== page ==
Second Sunday of Easter
1) Acts 2:42-47
Psalm 118:2-4, 13-15, 22-24
2) 1 Pt 1:3-9
Gospel: Jn 20:19-31
By Jem Sullivan
Catholic News Service
“I can’t believe this is really happening!” This was the deeply felt sentiment, spoken and unspoken, on the minds and hearts of many as the rapid spread of COVID-19 brought normal daily life to a shuddering halt.
The most gifted novelists and creative movie makers could not have imagined the unfolding scene as the new coronavirus unleashed its devastating effect on the world. As the disease spread rapidly, it left in its trail an unprecedented amount of fear, uncertainty, hardship, suffering and death.
Even as the deadly virus spread during the final weeks of winter, the strength and resilience of the human spirit, now under severe test, spread wide and deep.
As cities went into lockdown and social distancing became the norm of human interaction, the kindness and compassion that lies hidden within us surfaced. Families, friends and neighbors came together with concern for the elderly and vulnerable, and communities recognized the need for self-sacrifice for the sake of the common good.
This spirit of solidarity and compassion inspired the first Christians described in today’s first reading. Drawn together by the power of the Lord’s resurrection, they devoted themselves to the teaching of the apostles, the breaking of bread, the care of the weak and the poor, and communal living, holding all possessions in common.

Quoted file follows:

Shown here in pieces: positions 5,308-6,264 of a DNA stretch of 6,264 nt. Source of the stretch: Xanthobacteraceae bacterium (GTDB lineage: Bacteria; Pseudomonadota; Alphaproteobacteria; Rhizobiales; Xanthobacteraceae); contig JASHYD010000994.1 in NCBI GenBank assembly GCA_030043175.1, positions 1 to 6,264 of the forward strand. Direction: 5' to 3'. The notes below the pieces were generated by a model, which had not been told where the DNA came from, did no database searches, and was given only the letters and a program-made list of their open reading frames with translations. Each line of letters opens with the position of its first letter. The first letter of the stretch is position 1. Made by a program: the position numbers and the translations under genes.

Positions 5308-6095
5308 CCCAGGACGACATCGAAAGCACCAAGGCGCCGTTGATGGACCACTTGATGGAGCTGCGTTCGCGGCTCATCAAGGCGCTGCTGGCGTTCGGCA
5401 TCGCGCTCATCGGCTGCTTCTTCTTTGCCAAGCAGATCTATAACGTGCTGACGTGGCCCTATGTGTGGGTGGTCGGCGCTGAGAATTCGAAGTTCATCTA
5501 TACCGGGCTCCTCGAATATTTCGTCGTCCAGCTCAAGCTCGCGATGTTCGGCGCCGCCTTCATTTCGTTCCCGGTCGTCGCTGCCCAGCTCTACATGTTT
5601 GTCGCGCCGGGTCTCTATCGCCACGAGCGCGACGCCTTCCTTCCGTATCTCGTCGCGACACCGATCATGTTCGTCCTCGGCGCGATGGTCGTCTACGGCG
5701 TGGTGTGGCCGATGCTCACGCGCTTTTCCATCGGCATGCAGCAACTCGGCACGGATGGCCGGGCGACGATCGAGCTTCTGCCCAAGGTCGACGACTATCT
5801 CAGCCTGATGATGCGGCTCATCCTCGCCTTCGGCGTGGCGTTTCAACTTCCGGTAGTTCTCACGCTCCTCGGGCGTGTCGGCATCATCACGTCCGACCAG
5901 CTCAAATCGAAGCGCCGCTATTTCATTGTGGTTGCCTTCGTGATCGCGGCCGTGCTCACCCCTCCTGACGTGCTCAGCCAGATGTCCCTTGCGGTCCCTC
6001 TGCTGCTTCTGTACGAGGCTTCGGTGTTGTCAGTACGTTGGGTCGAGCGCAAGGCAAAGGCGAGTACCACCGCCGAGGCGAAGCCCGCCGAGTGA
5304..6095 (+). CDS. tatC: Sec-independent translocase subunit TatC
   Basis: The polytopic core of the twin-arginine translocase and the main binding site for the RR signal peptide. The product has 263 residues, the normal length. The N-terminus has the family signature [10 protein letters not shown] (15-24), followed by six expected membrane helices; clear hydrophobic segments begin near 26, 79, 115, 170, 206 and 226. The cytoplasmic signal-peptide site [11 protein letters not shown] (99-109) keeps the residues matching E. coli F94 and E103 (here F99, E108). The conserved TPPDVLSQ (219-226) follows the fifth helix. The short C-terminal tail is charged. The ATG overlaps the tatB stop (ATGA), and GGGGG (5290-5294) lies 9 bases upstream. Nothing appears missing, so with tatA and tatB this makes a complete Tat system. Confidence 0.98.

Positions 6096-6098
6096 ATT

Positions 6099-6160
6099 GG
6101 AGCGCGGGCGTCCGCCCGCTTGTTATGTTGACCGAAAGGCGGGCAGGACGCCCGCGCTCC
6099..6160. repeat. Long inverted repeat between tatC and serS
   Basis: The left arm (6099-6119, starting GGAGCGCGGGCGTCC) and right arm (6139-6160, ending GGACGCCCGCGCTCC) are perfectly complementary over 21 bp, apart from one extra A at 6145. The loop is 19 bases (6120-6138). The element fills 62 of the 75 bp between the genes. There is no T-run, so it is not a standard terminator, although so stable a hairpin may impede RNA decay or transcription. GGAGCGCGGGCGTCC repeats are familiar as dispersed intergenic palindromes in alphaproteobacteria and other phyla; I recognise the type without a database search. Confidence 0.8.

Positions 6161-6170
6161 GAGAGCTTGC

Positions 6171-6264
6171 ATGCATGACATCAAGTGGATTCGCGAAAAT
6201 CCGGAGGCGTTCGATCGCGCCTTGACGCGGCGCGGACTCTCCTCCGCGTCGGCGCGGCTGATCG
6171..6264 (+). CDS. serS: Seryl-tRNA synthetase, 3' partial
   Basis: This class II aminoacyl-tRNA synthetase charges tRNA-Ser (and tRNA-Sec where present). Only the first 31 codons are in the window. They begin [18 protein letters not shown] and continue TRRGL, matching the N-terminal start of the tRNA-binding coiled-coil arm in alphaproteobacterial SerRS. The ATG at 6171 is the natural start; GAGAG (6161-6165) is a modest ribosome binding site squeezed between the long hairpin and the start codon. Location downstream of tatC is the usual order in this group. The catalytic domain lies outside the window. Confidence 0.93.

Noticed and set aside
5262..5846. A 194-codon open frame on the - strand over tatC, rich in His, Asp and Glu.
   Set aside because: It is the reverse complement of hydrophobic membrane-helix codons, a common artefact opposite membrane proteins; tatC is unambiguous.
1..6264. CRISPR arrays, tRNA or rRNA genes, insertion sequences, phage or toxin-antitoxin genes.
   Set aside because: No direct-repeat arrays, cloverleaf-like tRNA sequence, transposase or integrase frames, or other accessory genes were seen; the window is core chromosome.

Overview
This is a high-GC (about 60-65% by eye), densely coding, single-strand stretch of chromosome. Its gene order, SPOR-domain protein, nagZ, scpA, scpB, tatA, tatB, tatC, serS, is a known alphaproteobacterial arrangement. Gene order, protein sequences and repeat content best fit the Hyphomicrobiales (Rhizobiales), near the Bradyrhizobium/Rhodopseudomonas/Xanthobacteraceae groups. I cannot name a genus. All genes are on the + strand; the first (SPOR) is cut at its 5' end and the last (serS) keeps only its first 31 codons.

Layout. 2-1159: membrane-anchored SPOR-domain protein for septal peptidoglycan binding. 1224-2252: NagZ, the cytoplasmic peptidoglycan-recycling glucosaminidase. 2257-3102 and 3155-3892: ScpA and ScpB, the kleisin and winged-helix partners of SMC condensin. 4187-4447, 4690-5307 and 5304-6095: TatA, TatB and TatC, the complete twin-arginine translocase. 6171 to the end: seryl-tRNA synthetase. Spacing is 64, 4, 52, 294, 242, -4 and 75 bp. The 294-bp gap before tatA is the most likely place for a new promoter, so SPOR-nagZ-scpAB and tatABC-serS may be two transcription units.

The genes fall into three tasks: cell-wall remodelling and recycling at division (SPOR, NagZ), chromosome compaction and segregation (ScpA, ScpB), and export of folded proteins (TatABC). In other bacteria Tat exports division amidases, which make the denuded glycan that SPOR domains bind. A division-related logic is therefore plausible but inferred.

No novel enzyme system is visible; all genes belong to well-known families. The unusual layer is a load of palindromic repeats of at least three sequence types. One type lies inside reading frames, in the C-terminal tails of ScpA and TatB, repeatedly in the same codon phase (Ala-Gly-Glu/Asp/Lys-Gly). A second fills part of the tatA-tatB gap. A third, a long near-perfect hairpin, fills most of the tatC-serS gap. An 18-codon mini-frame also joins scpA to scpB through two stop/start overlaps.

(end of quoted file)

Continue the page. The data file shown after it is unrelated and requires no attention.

And on this Second Sunday of Easter, celebrated as Divine Mercy Sunday, the church invites us to recognize God’s mercy in the face of today’s unprecedented health crisis. But what is divine mercy?
St. John Paul II in his last book, “Memory and Identity,” wrote that Christ “wanted to reveal that the limit imposed upon evil, of which man is both perpetrator and victim, is ultimately divine mercy. … God can always draw good from evil, he wills that all should be saved and come to knowledge of the truth. … God is love. Christ, crucified and risen, just as he appeared to Sister Faustina, is the superior revelation of this truth.”
Divine mercy, not suffering, is the final word on our frail human condition. As the First Letter of Peter says, “Although now for a little while you may have to suffer through various trials, so that the genuineness of your faith, more precious than gold that is perishable even though tested by fire, may prove to be for praise, glory and honor at the revelation of Jesus Christ.”
In the Gospel, the risen Jesus appears to the disciples locked in the grip of fear. As we grapple with our own personal fears and uncertainties today, Jesus says: “Peace be with you.”
What the human community has experienced in recent weeks defies complete understanding. We have come face to face with human limitations as we wrap our minds around the reality and power of disease.
As we seek God’s mercy in these challenging times let us be counted among those who Jesus promises a blessing when he said to Thomas, “Blessed are those who have not seen and have believed.” In Easter faith we pray, “speak to me, Lord.”
How can you grow in Easter faith today?
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Sullivan is a professor at The Catholic University of America.